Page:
Monday, March 22, 2010

Thoughts of Home

The Manor Farm

The rock-like mud unfroze a little and rills
Ran and sparkled down each side of the road
Under the catkins wagging in the hedge.
But earth would have her sleep out, spite of the sun;
Nor did I value that thin glilding beam
More than a pretty February thing
Till I came down to the old Manor Farm,
And church and yew-tree opposite, in age
Its equals and in size. The church and yew
And farmhouse slept in a Sunday silentness.
The air raised not a straw. The steep farm roof,
With tiles duskily glowing, entertained
The mid-day sun; and up and down the roof
White pigeons nestled. There was no sound but one.
Three cart-horses were looking over a gate
Drowsily through their forelocks, swishing their tails
Against a fly, a solitary fly.
The Winter's cheek flushed as if he had drained
Spring, Summer, and Autumn at a draught
And smiled quietly. But 'twas not Winter—
Rather a season of bliss unchangeable
Awakened from farm and church where it had lain
Safe under tile and thatch for ages since
This England, Old already, was called Merry.

~ Edward Thomas 1878-1917


~Kim at Golden Pines~ said...

Another lovely verse of a beautiful place that I've only imagined, but would love to see...Enjoy your Monday!

Barbara Anne said...

This is certainly a welcoming home and garden.

The poem paints such an eloquent picture of tranquility and beautiful England. Sending hugs as your thoughts turn homeward.

Betsy Banks Adams said...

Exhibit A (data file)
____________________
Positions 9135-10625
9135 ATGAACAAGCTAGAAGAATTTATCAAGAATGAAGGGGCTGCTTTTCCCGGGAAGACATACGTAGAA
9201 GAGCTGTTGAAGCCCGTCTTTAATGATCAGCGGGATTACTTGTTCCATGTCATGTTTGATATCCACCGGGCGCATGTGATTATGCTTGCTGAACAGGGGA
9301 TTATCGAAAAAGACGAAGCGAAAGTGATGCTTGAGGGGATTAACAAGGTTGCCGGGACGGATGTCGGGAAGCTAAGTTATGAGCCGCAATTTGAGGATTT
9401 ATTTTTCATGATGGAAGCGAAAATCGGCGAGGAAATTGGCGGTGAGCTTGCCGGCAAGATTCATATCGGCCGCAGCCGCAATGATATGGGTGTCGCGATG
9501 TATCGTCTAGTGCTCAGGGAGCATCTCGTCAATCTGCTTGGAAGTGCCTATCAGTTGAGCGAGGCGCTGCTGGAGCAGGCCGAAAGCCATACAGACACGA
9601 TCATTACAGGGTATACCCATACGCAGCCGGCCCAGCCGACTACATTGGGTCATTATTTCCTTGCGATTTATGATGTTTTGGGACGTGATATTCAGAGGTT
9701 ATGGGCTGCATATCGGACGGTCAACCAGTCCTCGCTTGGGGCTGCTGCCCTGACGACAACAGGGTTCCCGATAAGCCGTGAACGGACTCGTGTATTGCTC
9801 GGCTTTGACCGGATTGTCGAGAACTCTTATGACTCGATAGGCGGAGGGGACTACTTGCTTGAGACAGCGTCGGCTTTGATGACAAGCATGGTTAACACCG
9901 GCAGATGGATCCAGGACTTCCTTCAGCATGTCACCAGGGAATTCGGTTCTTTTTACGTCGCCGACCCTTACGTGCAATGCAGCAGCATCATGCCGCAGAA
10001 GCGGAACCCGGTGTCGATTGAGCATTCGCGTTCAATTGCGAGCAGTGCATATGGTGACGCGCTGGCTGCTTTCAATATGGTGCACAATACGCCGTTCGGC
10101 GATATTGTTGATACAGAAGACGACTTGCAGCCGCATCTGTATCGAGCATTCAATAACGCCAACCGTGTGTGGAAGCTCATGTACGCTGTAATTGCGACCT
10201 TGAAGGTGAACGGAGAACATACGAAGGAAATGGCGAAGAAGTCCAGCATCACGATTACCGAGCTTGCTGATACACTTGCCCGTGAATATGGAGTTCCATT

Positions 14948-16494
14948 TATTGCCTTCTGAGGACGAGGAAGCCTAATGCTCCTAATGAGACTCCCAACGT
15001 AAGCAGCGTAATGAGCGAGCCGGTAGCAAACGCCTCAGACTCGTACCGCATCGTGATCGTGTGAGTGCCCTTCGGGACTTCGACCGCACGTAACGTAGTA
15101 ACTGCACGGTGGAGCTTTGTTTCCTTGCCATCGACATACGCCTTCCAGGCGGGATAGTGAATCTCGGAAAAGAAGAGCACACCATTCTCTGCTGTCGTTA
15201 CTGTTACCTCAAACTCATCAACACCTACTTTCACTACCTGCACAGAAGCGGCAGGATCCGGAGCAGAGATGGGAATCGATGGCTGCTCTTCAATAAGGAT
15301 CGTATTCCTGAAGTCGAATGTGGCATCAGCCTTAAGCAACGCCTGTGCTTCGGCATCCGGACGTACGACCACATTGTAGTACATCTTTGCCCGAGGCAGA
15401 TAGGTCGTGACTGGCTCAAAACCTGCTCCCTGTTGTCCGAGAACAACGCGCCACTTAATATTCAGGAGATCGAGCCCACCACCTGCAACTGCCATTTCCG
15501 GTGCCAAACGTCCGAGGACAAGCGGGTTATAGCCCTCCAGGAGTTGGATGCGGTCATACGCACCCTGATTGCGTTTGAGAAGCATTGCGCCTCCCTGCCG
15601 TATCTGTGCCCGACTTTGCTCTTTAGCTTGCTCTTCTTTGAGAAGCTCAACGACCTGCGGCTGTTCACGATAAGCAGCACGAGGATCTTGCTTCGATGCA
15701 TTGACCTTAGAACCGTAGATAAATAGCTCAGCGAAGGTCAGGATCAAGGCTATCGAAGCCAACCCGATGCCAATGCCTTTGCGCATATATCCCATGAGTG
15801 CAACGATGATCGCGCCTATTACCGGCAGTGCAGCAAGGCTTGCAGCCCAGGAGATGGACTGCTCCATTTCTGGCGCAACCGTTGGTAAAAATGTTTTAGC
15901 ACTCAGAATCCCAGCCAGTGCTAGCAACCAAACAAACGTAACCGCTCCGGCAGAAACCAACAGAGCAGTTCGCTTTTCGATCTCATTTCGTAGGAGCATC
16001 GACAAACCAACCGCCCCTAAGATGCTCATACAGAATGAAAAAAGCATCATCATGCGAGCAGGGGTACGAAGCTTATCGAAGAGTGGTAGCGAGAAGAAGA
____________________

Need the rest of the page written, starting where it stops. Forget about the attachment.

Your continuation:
Absolutely gorgeous, Jo.... I'd love to see that place someday!!!

DeniseinVA said...

A beautiful poem Jo and a lovely picture to go with it. How I would love to live in a place like that and have that garden too. What bliss! I can just about hear the church bells down in the village :)

Thanks for stopping by and yes I remember the daffs in the jam jar given to Mum on Mother's Day. Sweet memories!

MadSnapper said...

Lovely thoughts of merry Old england. I have read that sentence in many a book.

DJan said...

Happy spring! Can I move in there? I love it!

Michael said...

I had not read this before. Beautiful.

maddie said...

And Merrie Olde England is the theme of our fun day this year. We have places like that in this village, but sadly it's not my house. Big enough for a kitchen island but pretty tiny nevertheless.

Peggy Montano & Paintings said...

I have saved that picture in my files for a long time and wished I had painted it. It shows a special place and time.

maddie said...

That looks like a house in my village! But sadly, not mine. Our theme for our village fun day is Merrie Olde England this year, so mob caps and village stocks all round...

cheshire wife said...

England is not as green as your picture, at the moment. The daffodils are starting to come out, at last.

Stella Jones said...

My Auntie Lottie lived in a place like that. My Uncle Dick was a gamekeeper. When I was small I used to go and visit with my mum. He kept black gundogs in cages at the back of the cottage but his pet dogs were allowed into the kitchen and my favourite, a spaniel with long, floppy ears, sat under the kitchen table. Thanks for the memories.
Blessings, Star

Butternut Squash said...

Unspoiled paradise, could you take me there now please?

Richard said...

What a lovely poem!

Anonymous said...

This poem is just delightful and the picture is gorgeous. Your photos on your blog are fantastic. I am really glad I stumbled across your blog.